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Europol: Emission trading fraud costs Europe €5 billion

Bob Tippee
Editor

By the time it ended, the Copenhagen climate summit had become farcical enough to obscure an instructive disclosure that emerged in the confab’s early days.

At this writing, quarrelling summiteers were straining to assemble some token agreement that would keep their effort from looking like more than an international contest for other people’s money.

Not even Nobel Laureate Barack Obama, who took time off from his health-care fiasco in the US to prod international leaders into valiant combat against climate variation, could rescue the moment.

Glaciers, therefore, seem destined to continue melting, which they were going to do no matter what happened in Copenhagen.

A greater hazard to human well-being lurks in the US Congress, where Obama’s political party is fragmenting over a thunderously unpopular campaign to overhaul health care.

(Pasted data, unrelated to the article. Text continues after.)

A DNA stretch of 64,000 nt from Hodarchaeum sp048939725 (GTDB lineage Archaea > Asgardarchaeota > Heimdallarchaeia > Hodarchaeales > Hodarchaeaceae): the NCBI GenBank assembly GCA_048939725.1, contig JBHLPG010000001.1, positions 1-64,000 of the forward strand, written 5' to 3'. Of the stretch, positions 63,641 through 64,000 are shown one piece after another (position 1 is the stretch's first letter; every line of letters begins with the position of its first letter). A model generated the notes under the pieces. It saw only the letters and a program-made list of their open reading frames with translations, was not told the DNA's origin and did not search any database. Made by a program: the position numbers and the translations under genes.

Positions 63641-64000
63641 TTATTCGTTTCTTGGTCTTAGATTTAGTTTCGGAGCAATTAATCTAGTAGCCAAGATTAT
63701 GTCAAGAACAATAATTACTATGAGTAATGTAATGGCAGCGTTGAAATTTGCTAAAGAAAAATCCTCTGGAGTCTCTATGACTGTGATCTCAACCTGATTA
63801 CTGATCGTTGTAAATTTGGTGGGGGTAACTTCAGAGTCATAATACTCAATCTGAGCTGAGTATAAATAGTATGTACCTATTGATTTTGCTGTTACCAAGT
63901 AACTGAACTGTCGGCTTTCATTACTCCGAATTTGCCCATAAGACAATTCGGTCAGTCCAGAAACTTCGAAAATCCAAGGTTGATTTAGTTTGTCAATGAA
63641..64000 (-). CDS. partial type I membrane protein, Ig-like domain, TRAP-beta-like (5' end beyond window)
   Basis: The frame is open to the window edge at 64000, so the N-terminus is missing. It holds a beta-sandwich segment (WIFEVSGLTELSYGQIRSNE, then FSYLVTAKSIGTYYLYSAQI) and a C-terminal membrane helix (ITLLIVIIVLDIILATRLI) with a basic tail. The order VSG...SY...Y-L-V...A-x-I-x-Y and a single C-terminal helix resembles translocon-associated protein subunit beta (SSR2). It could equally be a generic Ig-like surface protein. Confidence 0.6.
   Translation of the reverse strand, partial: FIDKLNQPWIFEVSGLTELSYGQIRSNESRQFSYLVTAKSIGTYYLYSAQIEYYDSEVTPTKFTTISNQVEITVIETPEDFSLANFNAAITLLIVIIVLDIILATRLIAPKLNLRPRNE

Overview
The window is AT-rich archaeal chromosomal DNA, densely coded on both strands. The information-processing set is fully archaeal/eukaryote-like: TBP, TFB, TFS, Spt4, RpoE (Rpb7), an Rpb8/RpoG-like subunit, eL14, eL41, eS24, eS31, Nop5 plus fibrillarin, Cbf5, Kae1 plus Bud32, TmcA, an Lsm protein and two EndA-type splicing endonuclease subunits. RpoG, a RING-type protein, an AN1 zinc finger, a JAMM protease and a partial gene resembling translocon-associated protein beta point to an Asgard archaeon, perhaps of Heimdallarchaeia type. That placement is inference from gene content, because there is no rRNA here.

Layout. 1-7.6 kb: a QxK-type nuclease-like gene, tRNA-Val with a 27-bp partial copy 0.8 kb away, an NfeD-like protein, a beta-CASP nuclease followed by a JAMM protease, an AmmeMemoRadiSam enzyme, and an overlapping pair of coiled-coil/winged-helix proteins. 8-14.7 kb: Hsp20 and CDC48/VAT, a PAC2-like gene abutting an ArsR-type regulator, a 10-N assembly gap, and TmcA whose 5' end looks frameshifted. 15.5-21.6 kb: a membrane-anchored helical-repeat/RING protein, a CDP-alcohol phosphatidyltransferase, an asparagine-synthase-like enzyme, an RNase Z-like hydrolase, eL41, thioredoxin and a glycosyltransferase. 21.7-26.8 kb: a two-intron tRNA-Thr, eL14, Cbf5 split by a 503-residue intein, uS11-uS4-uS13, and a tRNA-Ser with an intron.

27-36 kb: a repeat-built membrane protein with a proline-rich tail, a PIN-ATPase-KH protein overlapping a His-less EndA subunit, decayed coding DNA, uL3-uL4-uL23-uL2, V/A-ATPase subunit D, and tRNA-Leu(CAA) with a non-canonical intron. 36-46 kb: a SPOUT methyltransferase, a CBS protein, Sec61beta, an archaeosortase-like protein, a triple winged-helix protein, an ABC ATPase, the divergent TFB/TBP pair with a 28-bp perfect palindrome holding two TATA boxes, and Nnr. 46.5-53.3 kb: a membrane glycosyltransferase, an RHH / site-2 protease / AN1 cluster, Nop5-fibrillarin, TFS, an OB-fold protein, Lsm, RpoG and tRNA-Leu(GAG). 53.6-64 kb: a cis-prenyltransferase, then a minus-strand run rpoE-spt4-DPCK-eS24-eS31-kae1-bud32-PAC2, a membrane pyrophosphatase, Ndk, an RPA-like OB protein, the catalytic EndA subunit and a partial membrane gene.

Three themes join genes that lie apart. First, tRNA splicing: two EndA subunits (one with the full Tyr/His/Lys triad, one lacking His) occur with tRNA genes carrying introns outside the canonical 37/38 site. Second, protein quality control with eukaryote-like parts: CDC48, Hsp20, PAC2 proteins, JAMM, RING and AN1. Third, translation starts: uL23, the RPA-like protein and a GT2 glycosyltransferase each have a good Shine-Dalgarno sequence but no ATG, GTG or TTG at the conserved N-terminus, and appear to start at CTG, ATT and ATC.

The danger is that Democratic social engineers will channel their frustration over an inevitable health-care retreat into a reinvigorated push for greenhouse gas emission control via cap-and-trade.

It’s on that threat to prosperity that a report by Europol, the European law-enforcement cooperative, has much to teach.

On Dec. 9, Europol said the European Union’s Emission Trading System, a cap-and-trade scheme, had been fleeced for €5 billion in the preceding 18 months by fraudulent trades.

“It is estimated that in some countries up to 90% of the whole market volume was caused by fraudulent activities,” it said.

Criminals apparently had been buying emission allowances in countries where they didn’t have to pay Europe’s value-added tax (VAT) and reselling in VAT countries, collecting the tax from buyers and disappearing without passing the money on to authorities.

Suspicion arose in response to unprecedented increases in emission trading in late 2008. After France, the Netherlands, the UK, and Spain changed tax rules to prevent exploitation, market volume dropped by as much as 90%.

The ever-present threat of trading fraud is a powerful reason for the US to spurn cap-and-trade.

Congressional supporters of the approach insist they can fashion controls that will keep emissions trading within honest bounds.

But they’re largely the same people who, behind closed doors, are turning health care into political hash.

This feature will appear next on Jan. 8, 2010.

(Online Dec. 18, 2009; author’s e-mail: bobt@ogjonline.com)


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